Prague metro 35 years down the line
Prague’s metro is relatively new in comparison to that of Paris or London, but in the course of its short existence, it has become one of the busiest underground systems in all of Europe. On Saturday, the metro celebrated its 35th anniversary.
It was 35 years ago on Saturday that the first trains left this, Muzeum, metro station, bound for Kačerov in the south and Sokolovská (now Florenc) in the north. Over the past three and a half decades, Prague’s metro system has expanded to consist of three lines which span nearly 60 kilometers of track. And it’s busy. Each day, the metro transports over 1.5 million people, making it the sixth busiest subway system in Europe.
Earlier today, I hopped aboard a C-line train to visit Dana Holanová, who worked on the design of the metro back in the 1960’s. I asked her first of all what Prague was like before the underground was built:
“It was very slow. Mostly the streets were packed with cars and all the other forms of transport which tried to get through and couldn’t. It was very busy.”
The metro wasn’t built all at once in the form that we know it now. It was built in separate stages. Can you tell me what you were working on and what you were doing?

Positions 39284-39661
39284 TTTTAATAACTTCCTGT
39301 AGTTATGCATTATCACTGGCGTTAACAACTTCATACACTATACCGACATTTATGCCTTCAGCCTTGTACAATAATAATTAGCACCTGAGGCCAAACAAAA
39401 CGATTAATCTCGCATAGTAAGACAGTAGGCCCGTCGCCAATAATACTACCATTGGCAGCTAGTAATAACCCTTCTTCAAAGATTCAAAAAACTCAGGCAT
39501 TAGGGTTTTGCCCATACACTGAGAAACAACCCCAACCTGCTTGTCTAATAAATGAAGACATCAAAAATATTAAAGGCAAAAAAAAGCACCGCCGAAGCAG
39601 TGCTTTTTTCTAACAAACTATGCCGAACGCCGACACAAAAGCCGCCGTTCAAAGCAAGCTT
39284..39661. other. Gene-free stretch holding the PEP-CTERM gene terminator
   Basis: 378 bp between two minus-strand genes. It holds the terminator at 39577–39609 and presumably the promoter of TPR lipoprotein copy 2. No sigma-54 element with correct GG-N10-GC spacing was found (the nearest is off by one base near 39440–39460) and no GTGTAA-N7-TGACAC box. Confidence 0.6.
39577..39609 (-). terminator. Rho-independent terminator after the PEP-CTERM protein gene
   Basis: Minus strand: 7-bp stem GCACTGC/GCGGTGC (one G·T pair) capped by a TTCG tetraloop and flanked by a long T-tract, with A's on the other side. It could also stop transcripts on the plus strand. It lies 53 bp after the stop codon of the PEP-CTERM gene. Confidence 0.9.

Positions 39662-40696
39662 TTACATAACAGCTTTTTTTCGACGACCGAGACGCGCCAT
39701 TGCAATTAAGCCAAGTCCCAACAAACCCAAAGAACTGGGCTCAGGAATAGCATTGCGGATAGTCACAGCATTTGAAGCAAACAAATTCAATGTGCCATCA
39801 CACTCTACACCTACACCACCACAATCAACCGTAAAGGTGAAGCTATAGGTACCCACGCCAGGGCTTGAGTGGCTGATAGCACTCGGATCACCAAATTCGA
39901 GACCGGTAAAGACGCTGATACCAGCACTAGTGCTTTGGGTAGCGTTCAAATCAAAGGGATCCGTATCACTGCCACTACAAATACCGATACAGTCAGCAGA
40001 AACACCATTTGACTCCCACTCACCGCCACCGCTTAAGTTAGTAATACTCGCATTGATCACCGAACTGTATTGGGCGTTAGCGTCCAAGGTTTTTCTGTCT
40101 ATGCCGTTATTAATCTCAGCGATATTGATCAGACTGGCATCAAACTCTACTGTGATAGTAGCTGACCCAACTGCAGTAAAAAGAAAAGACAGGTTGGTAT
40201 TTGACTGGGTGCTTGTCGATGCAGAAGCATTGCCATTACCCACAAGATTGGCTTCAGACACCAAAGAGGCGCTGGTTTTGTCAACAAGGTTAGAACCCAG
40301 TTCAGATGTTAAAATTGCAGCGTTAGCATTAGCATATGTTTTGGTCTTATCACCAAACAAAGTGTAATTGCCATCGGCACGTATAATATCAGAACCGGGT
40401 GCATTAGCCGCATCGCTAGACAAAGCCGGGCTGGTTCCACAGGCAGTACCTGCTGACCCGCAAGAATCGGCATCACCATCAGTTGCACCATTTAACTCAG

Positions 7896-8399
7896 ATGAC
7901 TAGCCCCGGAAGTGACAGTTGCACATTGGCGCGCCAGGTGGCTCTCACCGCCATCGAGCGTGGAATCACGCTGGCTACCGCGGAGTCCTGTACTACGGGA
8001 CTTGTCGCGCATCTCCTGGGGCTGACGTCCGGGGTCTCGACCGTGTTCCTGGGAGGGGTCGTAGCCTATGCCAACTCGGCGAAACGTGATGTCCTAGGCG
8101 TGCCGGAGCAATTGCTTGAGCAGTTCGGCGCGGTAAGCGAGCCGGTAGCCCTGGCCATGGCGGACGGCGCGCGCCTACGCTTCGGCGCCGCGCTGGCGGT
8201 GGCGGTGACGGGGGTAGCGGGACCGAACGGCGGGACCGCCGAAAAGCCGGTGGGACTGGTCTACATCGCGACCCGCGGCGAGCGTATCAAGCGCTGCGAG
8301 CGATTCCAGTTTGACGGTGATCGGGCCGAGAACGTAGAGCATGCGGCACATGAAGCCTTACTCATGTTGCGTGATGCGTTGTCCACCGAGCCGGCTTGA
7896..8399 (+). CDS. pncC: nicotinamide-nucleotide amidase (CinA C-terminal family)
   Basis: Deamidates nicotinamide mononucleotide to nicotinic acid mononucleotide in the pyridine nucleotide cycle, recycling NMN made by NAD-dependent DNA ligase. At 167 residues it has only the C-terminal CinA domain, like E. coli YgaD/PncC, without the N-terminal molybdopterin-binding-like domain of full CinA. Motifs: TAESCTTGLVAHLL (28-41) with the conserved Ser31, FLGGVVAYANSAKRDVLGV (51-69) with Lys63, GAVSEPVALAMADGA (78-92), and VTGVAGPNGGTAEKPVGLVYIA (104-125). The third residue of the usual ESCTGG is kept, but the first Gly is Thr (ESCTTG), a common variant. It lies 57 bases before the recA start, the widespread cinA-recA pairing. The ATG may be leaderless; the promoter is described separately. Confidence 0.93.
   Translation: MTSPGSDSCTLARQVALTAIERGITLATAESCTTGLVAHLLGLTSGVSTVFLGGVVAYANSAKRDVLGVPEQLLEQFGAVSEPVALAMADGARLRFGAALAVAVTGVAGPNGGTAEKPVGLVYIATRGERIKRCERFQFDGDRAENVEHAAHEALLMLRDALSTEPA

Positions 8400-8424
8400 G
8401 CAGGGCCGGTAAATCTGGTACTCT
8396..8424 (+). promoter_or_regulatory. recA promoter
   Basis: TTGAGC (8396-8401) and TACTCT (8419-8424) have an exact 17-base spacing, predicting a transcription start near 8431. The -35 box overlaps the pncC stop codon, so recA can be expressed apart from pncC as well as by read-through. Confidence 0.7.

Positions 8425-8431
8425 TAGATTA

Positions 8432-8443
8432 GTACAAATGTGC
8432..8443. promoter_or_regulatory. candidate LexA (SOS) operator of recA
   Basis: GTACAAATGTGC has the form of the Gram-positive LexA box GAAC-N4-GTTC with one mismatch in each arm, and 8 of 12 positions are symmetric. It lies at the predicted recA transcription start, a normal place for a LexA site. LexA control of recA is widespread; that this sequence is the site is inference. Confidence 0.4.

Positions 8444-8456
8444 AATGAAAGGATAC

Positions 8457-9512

Were you working on particular stations, or were you mapping out a route for the whole thing?
“I think we did all kinds of stuff, mostly designing. I was involved in the design of the interiors and calculating the weight each station could bear, I remember that part of it. It was especially Dejvice station I was working on.”
And are you happy with the end result?
And when you sit on the metro today, which I’m sure you do from time to time, is it how you imagined it would be when you designed it?
“Oh it’s wonderful, it is so fast. It is unbelievable. And it works, it goes all the time, especially in the mornings. So, they did a good job, let’s put it that way!”
The metro doesn’t yet go out as far as the airport, but chances are that its famous tannoy announcement, urging passengers to finish boarding, is one of the first blasts of Czech you will hear in Prague. With plans to expand the metro further - potentially adding a new line to the network by 2014 - 'Ukončete, prosím...' is set to become even more common a refrain in the years to come.